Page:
From Diverse Universe, 2019 (Satellite June)

How do you see yourself, and how does this translate into your self-portraits?

I see myself as an ever-changing, evolving human being and I like to capture this in my self-portraits. My self-portraits are my diary. When I look back at them I can always see how I was feeling at that stage of my life. It teaches me a lot about myself. I am a dreamer, and I think that really translates into my work.

You've said you create much of your work for personal healing, and that sharing your story (and those of others) has been comforting and helpful through times of struggle or insecurity. What is it about the process that helps? And can you tell me in which ways this has helped you in your personal journey?

It makes me acknowledge my insecurities. If I would keep them for myself it would be easier to pretend they weren’t there, but by sharing them it makes my struggles real. It turns them into something I can work on, something to grasp onto. Sharing with my little online world helps me to talk more openly about my feelings and I often find people are struggling with some of the same things. It connects people and that feels so good, we can help each other by simply sharing our story.

You work a lot with natural light. To me, this adds to the softness and feminine nature of your photographs. What is it about the female form and natural light that appeals to you?

In my work I like to chase a certain kind of softness and I think natural light can bring this to a picture. It’s a gentle touch on your skin that makes it look like your skin is glowing. The female form has beautiful round shapes which elevate the soft, dreamy vibe I like to create in my work.

Because my work is so personal and I have been struggling with the way I see myself, I include the female form a lot in my photography. It helps me look at my body in a whole new way. When I take a self-portrait I don’t look at all the flaws I usually see. When I’m creating I see the shape of my body and I put them in angles and light and keep changing around until I like what I see. A beautiful shape bathing in the softest rays of light. It gives a different meaning to my body, which works wonderfully for me in terms of accepting it as it is.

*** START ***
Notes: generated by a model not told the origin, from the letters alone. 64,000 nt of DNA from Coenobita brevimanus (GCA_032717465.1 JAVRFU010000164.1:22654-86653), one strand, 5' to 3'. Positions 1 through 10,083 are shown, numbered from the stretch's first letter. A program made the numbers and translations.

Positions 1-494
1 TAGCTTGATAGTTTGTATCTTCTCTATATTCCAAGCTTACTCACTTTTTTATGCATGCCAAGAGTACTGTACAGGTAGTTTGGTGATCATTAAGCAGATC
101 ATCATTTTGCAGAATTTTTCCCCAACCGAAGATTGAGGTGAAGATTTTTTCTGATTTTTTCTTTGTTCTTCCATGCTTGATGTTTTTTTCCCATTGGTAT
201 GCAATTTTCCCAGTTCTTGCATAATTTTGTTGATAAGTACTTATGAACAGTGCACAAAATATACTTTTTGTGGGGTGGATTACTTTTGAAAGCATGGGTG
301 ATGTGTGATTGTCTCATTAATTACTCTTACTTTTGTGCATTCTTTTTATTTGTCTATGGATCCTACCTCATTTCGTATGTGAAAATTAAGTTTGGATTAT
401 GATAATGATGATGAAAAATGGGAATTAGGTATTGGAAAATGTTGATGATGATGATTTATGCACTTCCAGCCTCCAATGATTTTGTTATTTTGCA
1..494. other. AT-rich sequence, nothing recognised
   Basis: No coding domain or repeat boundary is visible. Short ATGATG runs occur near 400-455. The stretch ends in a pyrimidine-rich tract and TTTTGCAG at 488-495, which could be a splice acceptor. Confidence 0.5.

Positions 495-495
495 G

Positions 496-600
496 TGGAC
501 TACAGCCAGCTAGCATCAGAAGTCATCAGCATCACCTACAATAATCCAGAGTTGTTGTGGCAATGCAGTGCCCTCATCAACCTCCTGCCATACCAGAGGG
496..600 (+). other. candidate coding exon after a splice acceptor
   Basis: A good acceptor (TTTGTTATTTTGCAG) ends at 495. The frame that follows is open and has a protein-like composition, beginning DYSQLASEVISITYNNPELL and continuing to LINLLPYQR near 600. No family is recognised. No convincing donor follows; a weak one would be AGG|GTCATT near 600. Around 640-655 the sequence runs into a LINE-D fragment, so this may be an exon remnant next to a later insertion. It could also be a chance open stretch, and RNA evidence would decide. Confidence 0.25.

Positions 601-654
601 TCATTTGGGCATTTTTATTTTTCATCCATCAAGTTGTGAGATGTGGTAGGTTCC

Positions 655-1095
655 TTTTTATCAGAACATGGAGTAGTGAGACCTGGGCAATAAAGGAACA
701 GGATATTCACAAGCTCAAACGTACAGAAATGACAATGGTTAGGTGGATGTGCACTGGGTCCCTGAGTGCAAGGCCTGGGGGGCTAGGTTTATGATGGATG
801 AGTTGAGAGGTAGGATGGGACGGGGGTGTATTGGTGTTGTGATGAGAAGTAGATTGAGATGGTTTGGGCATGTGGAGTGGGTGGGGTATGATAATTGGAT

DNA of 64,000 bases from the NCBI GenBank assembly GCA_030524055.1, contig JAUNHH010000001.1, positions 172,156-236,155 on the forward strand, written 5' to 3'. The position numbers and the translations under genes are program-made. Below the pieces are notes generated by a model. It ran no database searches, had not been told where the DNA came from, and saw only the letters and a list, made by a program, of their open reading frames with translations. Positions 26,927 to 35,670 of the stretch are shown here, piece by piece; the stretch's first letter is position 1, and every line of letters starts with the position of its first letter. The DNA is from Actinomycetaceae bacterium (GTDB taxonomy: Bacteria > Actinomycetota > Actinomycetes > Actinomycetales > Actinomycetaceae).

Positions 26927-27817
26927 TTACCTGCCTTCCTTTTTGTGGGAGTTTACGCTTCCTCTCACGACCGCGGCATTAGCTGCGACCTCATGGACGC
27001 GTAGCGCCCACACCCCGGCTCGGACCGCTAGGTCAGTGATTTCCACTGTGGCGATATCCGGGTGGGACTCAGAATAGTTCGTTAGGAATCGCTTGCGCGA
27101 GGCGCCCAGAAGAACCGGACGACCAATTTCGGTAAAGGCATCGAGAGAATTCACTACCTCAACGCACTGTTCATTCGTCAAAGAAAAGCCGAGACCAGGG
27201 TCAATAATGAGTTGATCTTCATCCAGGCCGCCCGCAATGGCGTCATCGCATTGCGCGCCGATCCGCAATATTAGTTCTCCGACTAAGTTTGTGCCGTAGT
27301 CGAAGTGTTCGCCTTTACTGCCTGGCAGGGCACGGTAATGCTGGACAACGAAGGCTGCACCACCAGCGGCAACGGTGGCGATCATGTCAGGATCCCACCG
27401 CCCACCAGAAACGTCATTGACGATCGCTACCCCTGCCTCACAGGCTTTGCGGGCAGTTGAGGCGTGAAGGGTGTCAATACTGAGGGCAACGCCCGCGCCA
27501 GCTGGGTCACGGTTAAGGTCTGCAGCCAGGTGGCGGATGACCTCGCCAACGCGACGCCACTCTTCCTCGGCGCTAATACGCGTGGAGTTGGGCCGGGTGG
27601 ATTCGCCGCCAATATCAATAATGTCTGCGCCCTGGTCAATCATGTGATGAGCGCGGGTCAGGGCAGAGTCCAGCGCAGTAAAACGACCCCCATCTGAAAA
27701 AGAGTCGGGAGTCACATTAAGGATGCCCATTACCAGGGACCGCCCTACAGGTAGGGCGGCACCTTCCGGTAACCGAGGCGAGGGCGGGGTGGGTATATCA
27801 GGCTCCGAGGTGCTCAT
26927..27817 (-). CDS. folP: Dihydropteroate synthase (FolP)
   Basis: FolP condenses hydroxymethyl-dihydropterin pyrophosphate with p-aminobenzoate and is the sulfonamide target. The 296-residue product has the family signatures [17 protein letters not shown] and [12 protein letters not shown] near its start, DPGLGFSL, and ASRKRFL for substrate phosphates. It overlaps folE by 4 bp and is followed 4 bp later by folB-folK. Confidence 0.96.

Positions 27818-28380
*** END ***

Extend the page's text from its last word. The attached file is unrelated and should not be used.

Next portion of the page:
As the viewer of your work, I find that sharing platforms like Instagram have become a great tool for women (and everyone) to find their niche or community and connect over similar experiences and like-minded ideas or ways of living. It does seem to provide a place for art to be shared in every format to say just about everything.

Would you agree?

Has social media played a role in helping you to connect with others / develop your photography projects, or share your work?

Social media played a huge part in me getting to where I am now. It helped me to create an audience, connect with photographers I adore, models, locations. It is a nice way to build up a little portfolio by sharing your work with the world.